The effects of different presentation modes of multimedia annotations on sentential listening comprehension

Chih Cheng Lin*, Ying Chieh Wu

*Corresponding author for this work

Research output: Contribution to conferencePaperpeer-review

7 Citations (Scopus)


Multimedia annotations of both definitions and visual aids have been reported to facilitate vocabulary learning based on learners' performances on word retention. Vocabulary auditory input, however, was overlooked in many studies; listening comprehension, likewise, was seldom assessed as learning outcomes. The purpose of the present study was to explore the effects of vocabulary auditory input and those of learning style preference on vocabulary learning, in general, and on sentential listening comprehension, in particular. English beginners, 423 in total, were recruited from various junior high schools in Taiwan. Five nouns and five verbs, selected as the target words, were embedded in a reading text and annotated by one of the four methods: Text-only, text-picture, text-sound, and text-picture-sound. One month before the treatment all participants were required to take a pretest of the target words; and, their learning style preferences, including verbal, visual and auditory, were determined by a questionnaire. In the treatment session every participant was randomly assigned to one of the four annotation groups aforementioned and read the text. Immediately after the reading they took a vocabulary recognition test and a listening comprehension test; the two tests were administered again two weeks later without prior notice. The data was submitted to two-way repeated measures ANOVA, with annotation type and learning style as between-subject factors, time of measurement as within-subject factor, and scores of the two tests as dependable variable. The results showed that in the recognition tests, none reached significance level but time of measurement, with the immediate higher than the delayed. In the listening tests, only the main effect of annotation type reached significance level, with text-picture-sound group and text-sound group both outperformed text group; no differences were found between the immediate and the delayed posttests. While various annotations had equivalent effects on vocabulary learning, annotations with audio input contributed to the construction of phonological knowledge of new words, facilitating their listening comprehension in sentences. More importantly, the effects of audio input sustained for two weeks. The learning style preference of our English beginners, whether verbal, visual or auditory, played no role in vocabulary recognition and listening comprehension.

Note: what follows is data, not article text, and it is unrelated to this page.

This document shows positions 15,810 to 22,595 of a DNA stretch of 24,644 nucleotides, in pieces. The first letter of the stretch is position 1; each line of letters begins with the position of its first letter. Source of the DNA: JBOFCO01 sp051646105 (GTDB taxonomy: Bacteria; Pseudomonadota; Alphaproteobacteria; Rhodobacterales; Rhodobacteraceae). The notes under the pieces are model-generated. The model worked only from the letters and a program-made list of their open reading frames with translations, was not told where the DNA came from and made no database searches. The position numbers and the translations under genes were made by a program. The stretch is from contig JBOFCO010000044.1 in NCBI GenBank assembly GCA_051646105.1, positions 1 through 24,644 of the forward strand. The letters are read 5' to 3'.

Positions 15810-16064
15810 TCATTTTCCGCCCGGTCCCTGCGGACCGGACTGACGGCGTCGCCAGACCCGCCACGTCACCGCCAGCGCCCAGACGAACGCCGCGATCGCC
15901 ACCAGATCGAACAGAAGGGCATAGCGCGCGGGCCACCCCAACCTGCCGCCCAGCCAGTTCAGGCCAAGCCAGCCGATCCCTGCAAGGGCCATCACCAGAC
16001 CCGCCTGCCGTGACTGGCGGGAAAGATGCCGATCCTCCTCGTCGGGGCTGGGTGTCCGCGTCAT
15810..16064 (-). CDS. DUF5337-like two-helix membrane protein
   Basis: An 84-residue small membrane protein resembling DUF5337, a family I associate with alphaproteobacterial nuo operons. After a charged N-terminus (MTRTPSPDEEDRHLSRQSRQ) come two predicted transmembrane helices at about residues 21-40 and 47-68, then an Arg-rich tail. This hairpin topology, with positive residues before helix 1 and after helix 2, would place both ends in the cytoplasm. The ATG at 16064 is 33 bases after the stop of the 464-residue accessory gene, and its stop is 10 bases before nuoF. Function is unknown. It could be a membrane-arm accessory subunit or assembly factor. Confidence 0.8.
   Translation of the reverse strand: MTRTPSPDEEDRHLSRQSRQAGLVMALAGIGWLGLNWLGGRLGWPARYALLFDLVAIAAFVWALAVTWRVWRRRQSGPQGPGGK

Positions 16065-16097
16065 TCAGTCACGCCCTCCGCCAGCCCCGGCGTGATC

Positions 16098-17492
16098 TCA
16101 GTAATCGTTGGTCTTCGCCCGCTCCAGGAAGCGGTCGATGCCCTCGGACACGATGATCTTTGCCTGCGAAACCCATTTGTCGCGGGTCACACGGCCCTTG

Original languageEnglish
Number of pages11
Publication statusPublished - 2013
Event21st International Conference on Computers in Education, ICCE 2013 - Bali, Indonesia
Duration: 2013 Nov 182013 Nov 22


Other21st International Conference on Computers in Education, ICCE 2013


  • Auditory input
  • Learning style preference
  • Listening comprehension
  • Multimedia annotations

ASJC Scopus subject areas

  • Computer Science (miscellaneous)
  • Education


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